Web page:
Home Lifestyle and Leisure Redemption songs flow out of Jub Jub

Redemption songs flow out of Jub Jub


Upcoming album is true to who he is

With his jail term behind him, Jub Jub is aiming to be a role model.

AFTER his fall from grace, Jub Jub is knuckling down to use his artistic gift in music to redeem himself.

And he reckons that his latest single, Shooting Star, which was released last week, is part of that journey to put his difficult past behind him. Jub Jub, whose real name is Molemo Maarohanye, says he has learnt a lot from his journey.

“There’s a lot that I feel right now. And the only way to heal my soul is to express myself through music,” says the Ndikhokhele hitmaker.

The musician released his first single, Ke Kopa Tshwarelo (Please Forgive Me) featuring Tshepo Tshola, which was recorded while he was serving jail time.

He says getting back into the studio to work on this single and upcoming album was difficult.

“It was scary and I had a whole lot of mixed emotions. It was painful, I did not know how to feel,” he says.

“The moment they (the producers) played the music, everything was like slow motion. I asked everyone to get out because I still had fear.

“(It was the) fear of not knowing how I am going to sound, my voice being heard again. It made me a little uncomfortable,” says Jub Jub.

“But I remember that the moment they (producers) switched on the mic, I felt that this is where I belong. That was who I am, that is what I am destined for,” says the 36-year-old from Soweto. It was that feeling of reuniting with his “happy place” in music that has made him realise that he has been given a second chance to make a difference. “I could be going through a lot of things but once I get in there (the studio) and record music, I just zone out.

“And that is why I am holding on to my music with all of my heart.” After having his own experiences on the downside of life, Jub Jub wants to regain his positive image as a role model who can help kids steer clear of alcohol, drugs and a reckless lifestyle.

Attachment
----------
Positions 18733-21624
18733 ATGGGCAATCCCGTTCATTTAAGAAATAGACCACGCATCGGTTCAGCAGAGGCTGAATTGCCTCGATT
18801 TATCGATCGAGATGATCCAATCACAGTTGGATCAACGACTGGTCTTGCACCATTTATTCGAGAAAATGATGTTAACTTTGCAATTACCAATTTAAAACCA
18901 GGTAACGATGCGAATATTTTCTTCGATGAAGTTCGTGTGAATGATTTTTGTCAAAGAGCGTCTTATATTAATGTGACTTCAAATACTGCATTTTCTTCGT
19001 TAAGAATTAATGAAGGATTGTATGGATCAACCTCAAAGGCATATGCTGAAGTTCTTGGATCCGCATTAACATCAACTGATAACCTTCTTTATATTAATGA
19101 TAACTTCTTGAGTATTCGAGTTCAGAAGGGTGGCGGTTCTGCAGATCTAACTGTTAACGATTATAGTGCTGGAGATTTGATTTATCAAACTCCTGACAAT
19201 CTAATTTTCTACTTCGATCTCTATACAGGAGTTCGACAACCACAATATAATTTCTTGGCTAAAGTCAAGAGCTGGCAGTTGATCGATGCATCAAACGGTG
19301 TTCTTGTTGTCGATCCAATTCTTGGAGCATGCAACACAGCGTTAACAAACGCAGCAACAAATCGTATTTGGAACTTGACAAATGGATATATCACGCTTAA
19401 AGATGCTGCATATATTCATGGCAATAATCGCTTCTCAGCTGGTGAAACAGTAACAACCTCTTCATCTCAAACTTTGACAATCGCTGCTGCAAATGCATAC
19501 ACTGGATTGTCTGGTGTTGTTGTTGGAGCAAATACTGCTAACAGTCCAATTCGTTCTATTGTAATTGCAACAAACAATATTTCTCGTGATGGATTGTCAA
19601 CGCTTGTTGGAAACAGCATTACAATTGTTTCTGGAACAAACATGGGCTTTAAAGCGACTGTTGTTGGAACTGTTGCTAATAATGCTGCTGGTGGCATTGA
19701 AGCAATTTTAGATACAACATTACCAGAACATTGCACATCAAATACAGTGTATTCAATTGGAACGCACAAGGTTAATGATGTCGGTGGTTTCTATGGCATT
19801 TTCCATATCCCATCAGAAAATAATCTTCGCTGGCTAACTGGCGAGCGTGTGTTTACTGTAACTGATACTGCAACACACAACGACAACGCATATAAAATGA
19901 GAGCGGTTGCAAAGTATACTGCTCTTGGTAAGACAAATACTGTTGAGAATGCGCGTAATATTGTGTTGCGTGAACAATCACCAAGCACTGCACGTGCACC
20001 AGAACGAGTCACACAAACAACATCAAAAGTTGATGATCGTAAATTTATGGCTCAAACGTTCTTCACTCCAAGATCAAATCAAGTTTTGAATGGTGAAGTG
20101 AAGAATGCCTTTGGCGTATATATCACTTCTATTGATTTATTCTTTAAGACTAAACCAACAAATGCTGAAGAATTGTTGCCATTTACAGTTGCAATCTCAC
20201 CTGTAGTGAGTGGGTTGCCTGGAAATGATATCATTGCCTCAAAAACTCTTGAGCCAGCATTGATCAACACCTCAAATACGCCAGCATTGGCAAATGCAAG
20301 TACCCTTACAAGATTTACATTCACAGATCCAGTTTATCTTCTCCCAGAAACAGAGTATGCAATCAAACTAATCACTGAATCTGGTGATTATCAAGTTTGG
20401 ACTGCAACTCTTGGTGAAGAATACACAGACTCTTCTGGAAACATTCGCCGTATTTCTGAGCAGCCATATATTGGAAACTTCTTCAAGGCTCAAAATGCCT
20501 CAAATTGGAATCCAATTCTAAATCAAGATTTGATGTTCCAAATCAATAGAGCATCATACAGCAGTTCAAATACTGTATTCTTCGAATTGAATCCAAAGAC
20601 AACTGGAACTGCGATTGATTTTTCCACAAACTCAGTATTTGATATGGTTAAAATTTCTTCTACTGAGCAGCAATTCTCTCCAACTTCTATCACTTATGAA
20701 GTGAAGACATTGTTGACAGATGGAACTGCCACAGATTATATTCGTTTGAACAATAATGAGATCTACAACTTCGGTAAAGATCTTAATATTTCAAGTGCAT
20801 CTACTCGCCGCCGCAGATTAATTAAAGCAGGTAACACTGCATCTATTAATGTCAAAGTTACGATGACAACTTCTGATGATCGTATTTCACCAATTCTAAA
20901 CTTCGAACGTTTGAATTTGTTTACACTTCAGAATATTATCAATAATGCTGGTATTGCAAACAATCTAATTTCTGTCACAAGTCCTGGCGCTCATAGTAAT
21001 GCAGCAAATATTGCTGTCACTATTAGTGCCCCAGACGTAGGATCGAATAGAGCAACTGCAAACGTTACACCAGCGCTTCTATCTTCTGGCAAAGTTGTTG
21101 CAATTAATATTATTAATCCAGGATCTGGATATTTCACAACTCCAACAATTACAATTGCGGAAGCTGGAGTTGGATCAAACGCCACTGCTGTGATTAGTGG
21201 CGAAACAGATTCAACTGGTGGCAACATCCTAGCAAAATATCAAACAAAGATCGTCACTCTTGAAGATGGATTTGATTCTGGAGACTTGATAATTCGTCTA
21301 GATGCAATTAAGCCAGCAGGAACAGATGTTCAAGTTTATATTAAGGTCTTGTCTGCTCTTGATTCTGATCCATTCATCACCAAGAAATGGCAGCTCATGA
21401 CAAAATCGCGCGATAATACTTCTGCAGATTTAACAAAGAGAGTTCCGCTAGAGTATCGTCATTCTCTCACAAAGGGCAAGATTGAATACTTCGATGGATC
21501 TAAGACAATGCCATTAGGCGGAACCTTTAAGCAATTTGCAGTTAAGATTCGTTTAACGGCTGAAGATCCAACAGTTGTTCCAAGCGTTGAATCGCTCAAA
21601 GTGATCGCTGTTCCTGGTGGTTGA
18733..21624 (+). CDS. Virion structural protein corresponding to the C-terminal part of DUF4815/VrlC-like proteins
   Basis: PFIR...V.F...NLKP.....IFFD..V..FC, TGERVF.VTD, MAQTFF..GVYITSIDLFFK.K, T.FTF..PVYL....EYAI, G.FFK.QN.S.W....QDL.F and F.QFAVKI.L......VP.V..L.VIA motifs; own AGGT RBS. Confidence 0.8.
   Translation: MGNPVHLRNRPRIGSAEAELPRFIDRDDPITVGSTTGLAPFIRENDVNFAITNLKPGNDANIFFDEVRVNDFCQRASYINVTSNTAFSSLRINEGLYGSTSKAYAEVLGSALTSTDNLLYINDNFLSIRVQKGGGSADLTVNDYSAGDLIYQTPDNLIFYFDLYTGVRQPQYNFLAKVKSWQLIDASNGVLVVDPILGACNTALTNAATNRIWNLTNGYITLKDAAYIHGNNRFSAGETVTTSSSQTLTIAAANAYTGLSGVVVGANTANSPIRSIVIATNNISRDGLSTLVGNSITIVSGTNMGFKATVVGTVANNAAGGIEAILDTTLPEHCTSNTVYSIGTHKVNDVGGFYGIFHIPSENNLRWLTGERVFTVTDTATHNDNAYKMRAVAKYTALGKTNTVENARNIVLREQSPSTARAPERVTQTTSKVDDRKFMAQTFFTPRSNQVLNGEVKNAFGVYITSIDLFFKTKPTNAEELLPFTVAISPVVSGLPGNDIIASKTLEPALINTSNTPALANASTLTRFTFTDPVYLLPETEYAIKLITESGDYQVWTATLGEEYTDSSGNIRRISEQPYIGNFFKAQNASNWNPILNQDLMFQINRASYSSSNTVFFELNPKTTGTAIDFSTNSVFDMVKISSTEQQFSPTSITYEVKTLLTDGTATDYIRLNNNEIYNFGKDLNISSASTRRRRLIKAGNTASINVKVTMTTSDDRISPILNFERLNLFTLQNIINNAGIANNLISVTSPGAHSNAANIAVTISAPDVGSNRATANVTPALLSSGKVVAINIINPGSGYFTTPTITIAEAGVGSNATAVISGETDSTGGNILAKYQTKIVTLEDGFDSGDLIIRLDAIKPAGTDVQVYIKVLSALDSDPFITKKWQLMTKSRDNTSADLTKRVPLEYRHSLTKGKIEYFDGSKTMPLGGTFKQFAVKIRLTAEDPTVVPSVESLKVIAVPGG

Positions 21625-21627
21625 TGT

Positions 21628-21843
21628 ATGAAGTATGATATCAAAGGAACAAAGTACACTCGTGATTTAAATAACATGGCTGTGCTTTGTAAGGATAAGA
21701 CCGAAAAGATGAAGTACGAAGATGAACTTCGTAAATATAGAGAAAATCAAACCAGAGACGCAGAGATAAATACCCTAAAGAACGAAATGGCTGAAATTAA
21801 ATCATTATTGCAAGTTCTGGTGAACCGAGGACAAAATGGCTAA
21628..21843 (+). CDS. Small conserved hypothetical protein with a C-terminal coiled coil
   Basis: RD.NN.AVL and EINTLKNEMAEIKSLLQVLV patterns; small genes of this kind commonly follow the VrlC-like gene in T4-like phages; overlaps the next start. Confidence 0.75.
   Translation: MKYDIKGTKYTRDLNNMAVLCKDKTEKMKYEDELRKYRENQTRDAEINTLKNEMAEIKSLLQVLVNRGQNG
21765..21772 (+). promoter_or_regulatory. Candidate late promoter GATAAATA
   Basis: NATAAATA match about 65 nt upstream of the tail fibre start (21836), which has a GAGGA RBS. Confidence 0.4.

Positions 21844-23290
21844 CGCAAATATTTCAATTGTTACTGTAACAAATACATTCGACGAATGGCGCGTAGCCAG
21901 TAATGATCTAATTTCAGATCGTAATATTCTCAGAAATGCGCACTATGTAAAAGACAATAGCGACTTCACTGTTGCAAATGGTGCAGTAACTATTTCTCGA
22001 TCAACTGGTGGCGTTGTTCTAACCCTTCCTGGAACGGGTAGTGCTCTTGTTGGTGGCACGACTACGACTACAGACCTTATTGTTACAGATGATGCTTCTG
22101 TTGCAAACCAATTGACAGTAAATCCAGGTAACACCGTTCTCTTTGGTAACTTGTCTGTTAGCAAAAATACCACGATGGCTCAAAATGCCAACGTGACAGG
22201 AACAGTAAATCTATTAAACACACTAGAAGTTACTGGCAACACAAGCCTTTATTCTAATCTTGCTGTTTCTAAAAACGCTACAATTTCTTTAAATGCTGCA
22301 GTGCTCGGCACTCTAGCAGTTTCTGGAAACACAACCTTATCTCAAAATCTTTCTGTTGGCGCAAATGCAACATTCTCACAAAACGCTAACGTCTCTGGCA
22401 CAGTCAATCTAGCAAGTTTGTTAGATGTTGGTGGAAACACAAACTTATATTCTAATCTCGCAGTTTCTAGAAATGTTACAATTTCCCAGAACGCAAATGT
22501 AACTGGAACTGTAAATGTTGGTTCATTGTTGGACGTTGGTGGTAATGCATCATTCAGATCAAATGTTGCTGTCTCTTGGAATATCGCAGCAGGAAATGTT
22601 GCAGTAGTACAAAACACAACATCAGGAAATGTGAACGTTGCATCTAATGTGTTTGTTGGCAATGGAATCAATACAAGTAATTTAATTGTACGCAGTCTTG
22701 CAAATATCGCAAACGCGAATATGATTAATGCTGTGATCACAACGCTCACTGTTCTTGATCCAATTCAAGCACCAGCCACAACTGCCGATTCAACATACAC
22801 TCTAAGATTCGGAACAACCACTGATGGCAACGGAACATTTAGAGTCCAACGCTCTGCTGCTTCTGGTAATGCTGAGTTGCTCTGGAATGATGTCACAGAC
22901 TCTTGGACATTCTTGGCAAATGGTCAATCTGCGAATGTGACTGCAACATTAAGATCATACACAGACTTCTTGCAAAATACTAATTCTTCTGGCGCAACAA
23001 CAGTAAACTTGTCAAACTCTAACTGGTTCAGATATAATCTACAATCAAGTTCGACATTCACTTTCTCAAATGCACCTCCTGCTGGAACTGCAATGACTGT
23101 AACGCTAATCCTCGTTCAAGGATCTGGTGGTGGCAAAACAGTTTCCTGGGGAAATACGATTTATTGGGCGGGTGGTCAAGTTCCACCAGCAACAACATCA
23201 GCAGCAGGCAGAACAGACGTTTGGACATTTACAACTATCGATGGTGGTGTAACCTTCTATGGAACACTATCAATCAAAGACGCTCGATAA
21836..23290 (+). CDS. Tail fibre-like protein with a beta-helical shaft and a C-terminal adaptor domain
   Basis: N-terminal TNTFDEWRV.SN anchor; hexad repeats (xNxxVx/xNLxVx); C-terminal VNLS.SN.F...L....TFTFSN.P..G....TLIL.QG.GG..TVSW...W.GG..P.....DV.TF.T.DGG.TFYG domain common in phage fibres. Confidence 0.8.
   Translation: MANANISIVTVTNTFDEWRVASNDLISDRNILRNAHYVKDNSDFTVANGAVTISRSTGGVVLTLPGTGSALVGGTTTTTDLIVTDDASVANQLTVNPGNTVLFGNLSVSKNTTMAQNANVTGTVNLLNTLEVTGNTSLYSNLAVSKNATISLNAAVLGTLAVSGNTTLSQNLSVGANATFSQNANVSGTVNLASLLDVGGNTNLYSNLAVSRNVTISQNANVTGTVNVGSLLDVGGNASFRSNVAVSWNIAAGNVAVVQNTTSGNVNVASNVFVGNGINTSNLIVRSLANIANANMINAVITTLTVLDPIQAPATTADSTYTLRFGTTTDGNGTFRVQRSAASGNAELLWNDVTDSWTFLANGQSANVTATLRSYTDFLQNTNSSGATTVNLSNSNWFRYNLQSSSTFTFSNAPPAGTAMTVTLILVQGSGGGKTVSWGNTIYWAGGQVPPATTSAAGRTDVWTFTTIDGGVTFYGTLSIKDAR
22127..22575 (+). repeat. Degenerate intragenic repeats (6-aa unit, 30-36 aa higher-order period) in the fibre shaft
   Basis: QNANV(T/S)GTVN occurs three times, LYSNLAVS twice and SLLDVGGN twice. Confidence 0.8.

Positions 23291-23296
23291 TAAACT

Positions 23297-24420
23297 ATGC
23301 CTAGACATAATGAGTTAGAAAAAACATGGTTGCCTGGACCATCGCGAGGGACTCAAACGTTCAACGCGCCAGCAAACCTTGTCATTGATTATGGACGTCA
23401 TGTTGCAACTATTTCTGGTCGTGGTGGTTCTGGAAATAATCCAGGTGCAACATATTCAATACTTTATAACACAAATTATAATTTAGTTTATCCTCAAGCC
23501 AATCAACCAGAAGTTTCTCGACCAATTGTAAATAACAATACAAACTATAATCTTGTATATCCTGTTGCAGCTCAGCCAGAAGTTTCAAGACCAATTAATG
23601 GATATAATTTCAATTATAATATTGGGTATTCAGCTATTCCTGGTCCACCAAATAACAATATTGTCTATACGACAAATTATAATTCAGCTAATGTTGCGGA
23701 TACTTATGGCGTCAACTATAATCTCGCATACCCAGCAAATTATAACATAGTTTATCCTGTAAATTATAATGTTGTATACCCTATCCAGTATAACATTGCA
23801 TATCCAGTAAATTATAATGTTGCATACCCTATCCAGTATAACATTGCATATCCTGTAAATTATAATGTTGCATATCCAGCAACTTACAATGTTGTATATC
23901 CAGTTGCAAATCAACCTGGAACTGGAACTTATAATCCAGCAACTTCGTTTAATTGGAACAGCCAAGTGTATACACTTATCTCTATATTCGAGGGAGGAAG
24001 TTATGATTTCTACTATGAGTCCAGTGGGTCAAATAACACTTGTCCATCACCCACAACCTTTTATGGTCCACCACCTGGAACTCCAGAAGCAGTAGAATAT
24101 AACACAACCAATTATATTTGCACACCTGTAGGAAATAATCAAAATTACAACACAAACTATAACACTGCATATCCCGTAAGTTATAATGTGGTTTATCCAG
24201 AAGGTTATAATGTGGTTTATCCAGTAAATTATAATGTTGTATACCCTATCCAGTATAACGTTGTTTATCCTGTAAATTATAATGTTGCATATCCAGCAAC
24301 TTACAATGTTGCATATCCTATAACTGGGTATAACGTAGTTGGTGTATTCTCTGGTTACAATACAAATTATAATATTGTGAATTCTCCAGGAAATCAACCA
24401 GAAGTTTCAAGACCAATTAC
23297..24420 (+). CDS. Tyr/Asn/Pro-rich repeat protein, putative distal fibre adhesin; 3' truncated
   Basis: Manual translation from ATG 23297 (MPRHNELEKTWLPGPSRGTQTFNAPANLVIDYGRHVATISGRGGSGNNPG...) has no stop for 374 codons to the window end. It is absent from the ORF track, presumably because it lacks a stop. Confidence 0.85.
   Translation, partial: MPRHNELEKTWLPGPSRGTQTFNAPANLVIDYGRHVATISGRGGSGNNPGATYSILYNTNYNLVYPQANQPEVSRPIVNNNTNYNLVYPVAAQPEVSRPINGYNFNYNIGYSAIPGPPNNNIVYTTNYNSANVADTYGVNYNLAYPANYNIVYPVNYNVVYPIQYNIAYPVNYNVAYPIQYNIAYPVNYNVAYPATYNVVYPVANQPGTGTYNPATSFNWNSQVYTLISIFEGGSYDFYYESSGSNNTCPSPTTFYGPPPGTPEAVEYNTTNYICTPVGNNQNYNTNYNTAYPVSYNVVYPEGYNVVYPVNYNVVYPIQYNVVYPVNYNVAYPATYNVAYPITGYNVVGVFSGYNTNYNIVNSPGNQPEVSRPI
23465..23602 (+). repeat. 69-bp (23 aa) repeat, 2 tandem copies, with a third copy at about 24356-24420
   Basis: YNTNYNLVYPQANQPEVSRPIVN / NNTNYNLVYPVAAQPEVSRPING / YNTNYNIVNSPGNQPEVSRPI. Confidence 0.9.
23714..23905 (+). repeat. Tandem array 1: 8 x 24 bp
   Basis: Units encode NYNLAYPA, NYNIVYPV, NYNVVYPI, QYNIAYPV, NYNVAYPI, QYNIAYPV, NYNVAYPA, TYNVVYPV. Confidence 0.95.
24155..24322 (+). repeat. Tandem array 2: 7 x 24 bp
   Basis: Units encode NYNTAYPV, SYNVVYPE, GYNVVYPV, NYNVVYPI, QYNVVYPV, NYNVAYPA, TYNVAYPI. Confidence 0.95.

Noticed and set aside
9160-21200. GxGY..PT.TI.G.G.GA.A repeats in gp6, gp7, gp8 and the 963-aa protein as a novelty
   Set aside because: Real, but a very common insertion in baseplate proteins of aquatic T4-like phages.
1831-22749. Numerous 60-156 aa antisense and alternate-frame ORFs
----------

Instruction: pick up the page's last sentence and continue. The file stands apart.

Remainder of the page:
It doesn’t pay, he says, especially if you don’t have anyone watching over you.

“I am holding on to my second chance in life to help the next person. I never had anyone to guide me, I never had anyone to say ‘stop it’.

“Here I am, I went through this. I did whatever I did, I came out, and I am here to hold anyone by the hand and guide them. I’ve seen worse things, like literally.

“I feel I have experienced both sides of the coin, gone through the worst situations that I don’t know if the next person would be able to withstand.”

He says his experiences felt like “going to hell and back”.

“I got my hiding (punishment) from God. But through all that, I still had to choose if I will fall or stand. I learnt a lot.”

For his upcoming album due in September, he has written music that he says speaks to the soul and is true to who he is.

“Music is a gift that I didn’t go to school for.

If anybody asks me who I am right now, I know I’m not a god nor a king. But I feel I am a messenger. God wants me to tell someone next to me something,” he says. The reception he received coming back into the industry has left him speechless.

“I’m overwhelmed by the fact that I never expected a lot of people to accept me. I get really emotional sometimes because I just see how much people do love me. Which reminds me of the music that I did rather than the mistakes that I made.

“It feels really good not to be judged for mistakes, and feel someone yearning for motivation. It really humbles me,” he says, adding that he derives courage from God.

The muso says his music has matured, but he has maintained his signature sound.

“I am bringing back who my fans know and much more.”

He has collaborated with various artists, including fresh talent. “This (the album) is something that you guys won’t see coming.”

He is reluctant to reveal more details at this stage, encouraging fans to await the big reveal. In the meantime, he’s excited about sharing his life with the public.

Shooting Star is available right now on iTunes.